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A searing portrait of the crack epidemic and violent drug wars that once ravaged the Bronx.
In the late 1980s and early 1990s, the Bronx had one of the highest per capita murder rates in the country. The use of crack cocaine surged, replacing heroin as the high of choice. Drug dealers claimed territory through intimidation and murder, and families found themselves fractured by crime and incarceration. Chronicling the rise and fall of Sex Money Murder, one of the most notorious gangs of its era, reporter Jonathan Green creates a visceral and devastating portrait of a New York City borough, and the dedicated detectives and prosecutors struggling to stop the tide of violence.
The setting is Soundview, one of the city's most dangerous projects, where we encounter the gangsters Suge and Pipe, and the charismatic leader of Sex Money Murder, Pistol Pete. We also meet the dedicated policemen, like rookie housing cop Pete Forcelli and seasoned Detective John O'Malley, risking their lives to make a difference. It's a world in which dealers get their hands dirty simply by counting the hundreds of thousands of dollars of cash they make on a monthly basis, watch Scarface while smoking spliffs between shootings, and coolly assassinate rivals during a neighborhood football game; and where nothing is more important than preserving your honor and expanding your domain―with force. Breaking up the gang is a legal feat, but their murderous reputation and the expansion of their drug operation across state lines means that Sex Money Murder draws the attention of the Feds―the FBI and the ATF ―and the persevering federal prosecutors Liz Glazer and Nicole LaBarbera, who will use RICO (the Racketeering Influenced and Corrupt Organizations Act) to go after the drug crews.
Drawing on years of research and extraordinary access to gang leaders, law enforcement, and federal prosecutors, Green delivers an epic character-driven narrative and an engrossing work of gritty urban reportage. Magisterial in its scope, Sex Money Murder offers a unique perspective on the violence raging in modern-day America and the battle to end it.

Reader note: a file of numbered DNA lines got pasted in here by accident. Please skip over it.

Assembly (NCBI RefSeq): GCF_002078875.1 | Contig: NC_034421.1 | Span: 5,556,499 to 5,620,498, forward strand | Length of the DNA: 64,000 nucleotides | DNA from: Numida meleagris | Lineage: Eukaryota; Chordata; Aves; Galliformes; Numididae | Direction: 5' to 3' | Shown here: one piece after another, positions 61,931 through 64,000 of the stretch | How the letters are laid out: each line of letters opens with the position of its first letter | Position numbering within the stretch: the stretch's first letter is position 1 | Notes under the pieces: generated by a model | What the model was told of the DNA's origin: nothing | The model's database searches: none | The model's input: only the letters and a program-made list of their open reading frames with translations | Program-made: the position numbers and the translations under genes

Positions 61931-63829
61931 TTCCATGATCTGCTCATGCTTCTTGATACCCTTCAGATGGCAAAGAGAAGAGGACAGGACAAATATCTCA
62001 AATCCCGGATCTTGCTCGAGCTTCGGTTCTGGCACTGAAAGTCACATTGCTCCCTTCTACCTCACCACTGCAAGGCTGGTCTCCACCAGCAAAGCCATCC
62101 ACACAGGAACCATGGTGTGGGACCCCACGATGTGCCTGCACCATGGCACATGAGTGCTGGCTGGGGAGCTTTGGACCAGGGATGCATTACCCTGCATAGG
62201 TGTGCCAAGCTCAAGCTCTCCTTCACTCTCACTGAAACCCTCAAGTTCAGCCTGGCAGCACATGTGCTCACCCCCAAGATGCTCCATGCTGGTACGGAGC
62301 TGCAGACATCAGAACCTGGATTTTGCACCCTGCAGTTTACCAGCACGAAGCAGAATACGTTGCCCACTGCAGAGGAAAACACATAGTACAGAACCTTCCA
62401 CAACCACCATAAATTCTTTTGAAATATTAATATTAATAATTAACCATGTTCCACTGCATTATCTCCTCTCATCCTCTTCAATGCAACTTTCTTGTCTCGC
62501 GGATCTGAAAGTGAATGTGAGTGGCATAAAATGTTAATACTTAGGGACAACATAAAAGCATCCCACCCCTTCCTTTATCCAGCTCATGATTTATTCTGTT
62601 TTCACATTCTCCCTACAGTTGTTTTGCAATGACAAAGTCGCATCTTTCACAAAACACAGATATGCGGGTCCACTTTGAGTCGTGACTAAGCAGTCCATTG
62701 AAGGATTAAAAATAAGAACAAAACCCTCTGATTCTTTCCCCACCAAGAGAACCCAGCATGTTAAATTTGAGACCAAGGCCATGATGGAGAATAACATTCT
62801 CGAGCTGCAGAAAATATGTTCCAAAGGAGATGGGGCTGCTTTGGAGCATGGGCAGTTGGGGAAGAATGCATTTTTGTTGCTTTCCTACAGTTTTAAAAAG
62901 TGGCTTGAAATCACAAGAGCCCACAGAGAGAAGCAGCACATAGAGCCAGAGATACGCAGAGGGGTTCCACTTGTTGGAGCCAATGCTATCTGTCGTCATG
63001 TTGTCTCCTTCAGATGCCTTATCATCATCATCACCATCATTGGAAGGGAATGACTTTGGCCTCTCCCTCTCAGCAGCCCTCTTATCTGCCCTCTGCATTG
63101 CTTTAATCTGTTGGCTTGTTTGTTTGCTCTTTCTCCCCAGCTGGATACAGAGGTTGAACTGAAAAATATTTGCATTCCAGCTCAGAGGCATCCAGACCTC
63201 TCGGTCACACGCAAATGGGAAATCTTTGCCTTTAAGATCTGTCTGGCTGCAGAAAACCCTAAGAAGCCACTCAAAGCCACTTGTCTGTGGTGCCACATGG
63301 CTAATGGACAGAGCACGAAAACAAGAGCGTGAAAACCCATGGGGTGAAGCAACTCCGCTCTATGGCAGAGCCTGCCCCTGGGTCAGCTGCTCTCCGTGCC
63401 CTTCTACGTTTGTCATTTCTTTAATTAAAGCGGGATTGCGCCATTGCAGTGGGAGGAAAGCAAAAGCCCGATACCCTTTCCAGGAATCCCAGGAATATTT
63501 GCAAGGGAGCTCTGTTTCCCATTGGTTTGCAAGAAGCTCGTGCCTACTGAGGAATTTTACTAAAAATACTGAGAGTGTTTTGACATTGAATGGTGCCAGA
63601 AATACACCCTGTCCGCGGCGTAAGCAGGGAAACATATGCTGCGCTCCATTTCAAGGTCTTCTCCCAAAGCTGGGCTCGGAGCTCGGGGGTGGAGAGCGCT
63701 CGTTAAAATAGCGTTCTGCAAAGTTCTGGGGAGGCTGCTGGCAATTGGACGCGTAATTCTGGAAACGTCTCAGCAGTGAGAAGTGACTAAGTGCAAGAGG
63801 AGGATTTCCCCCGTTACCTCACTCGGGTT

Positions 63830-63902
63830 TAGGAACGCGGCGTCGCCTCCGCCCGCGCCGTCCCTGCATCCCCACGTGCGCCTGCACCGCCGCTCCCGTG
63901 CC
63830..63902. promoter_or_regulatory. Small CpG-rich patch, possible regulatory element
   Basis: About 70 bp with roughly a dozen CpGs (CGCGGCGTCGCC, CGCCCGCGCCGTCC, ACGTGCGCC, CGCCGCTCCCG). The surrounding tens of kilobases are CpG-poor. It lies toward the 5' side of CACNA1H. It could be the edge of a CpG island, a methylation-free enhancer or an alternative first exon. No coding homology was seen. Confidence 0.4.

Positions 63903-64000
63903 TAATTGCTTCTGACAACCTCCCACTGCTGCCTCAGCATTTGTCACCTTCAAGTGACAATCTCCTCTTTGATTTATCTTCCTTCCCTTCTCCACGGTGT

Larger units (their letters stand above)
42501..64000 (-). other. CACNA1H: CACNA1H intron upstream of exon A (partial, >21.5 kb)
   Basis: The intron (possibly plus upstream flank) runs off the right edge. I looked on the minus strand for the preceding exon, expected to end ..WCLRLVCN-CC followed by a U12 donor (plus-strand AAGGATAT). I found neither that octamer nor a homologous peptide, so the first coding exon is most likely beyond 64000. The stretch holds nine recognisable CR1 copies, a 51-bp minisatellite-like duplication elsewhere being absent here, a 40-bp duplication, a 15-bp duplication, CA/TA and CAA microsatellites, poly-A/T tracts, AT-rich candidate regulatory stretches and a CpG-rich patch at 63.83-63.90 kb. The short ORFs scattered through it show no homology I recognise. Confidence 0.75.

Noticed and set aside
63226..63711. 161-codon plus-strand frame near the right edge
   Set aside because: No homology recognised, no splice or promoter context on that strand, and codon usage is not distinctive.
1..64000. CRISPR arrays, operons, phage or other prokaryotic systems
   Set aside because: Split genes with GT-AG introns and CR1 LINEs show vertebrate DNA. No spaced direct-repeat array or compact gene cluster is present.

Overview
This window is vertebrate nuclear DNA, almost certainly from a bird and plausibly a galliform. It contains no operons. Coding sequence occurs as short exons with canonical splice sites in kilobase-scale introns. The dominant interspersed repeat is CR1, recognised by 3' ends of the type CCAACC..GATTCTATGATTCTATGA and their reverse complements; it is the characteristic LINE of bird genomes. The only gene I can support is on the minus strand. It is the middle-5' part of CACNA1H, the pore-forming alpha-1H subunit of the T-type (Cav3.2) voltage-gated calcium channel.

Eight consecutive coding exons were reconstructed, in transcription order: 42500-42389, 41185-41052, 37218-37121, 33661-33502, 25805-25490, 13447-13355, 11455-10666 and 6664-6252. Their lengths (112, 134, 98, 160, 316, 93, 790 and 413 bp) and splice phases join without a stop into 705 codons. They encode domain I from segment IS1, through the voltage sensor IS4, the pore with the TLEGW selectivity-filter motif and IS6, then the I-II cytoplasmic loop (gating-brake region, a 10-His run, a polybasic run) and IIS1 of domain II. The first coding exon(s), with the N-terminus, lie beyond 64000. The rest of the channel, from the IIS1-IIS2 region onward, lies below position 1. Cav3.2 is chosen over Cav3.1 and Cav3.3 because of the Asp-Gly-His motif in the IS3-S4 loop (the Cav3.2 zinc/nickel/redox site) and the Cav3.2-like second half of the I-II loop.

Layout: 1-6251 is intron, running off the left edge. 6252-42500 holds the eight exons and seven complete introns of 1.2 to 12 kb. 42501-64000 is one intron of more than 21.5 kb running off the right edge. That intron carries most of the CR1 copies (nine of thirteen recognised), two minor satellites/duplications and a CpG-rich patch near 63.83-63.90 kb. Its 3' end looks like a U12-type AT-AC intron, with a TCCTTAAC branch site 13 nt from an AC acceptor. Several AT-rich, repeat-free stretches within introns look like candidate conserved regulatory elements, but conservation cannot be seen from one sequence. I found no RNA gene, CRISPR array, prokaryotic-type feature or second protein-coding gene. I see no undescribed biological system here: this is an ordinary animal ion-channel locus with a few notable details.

On September 30, 2006 gunfire echoed through the thin air near Advance Base Camp on Cho Oyu Mountain. Frequented by thousands of climbers each year, Cho Oyu lies nineteen miles east of Mt. Everest on the border between Tibet and Nepal. To the elite mountaineering community, it offers a straightforward summit—a warm-up climb to her formidable sister. To Tibetans, Cho Oyu promises a gateway to freedom through a secret glacial path: the Nangpa La.
Murder in the High Himalaya is the unforgettable account of the brutal killing of Kelsang Namtso—a seventeen-year-old Tibetan nun fleeing to India—by Chinese border guards. Witnessed by dozens of Western climbers, Kelsangâs death sparked an international debate over China's savage oppression of Tibet. Jonathan Green has gained rare entrance into this shadow-land at the rooftop of the world. In his affecting portrait of modern Tibet, Green raises enduring questions about morality and the lengths we go to achieve freedom.
The first gunshot to split the thin, mountain air went largely unnoticed by climbers. Most were still in their tents. The sun had risen, but it hadn't been up long enough to blunt the knifing cold, and no one expected to hear small arms fire on a mountaineering expedition 19,000 feet up in the Himalaya. One climber would later recall that the flock of ravens that hung around Advance Base Camp scavenging for food had suddenly lifted from the snow in a small squawking cloud of pitch-black wings.
The first clear day in a week of snowstorms saw sherpas conducting a ritual for the safety of the climbers—burning juniper branches, and invoking the protection of Buddhist deities to keep them from harm during their ascent of Cho Oyo, the world's sixth tallest mountain.
The day had started earlier behind razor wire some fifteen miles away at Tragmar military base. Before dawn, urgent orders had been issued to members of the People's Armed Police (the Wujin) stationed at Tragmar. Their job was to arrest or shoot anyone caught trying to cross the mountain passes from Chinese-occupied Tibet into Nepal. Refugees escaping from Tibet ruined the careful images China wanted to portray to the world: that of a pro-democratic superpower. They were to be stopped at all cost.
To the north, a long, snaking line of refugees had been spotted trying to evade Chinese checkpoints under the cover of darkness.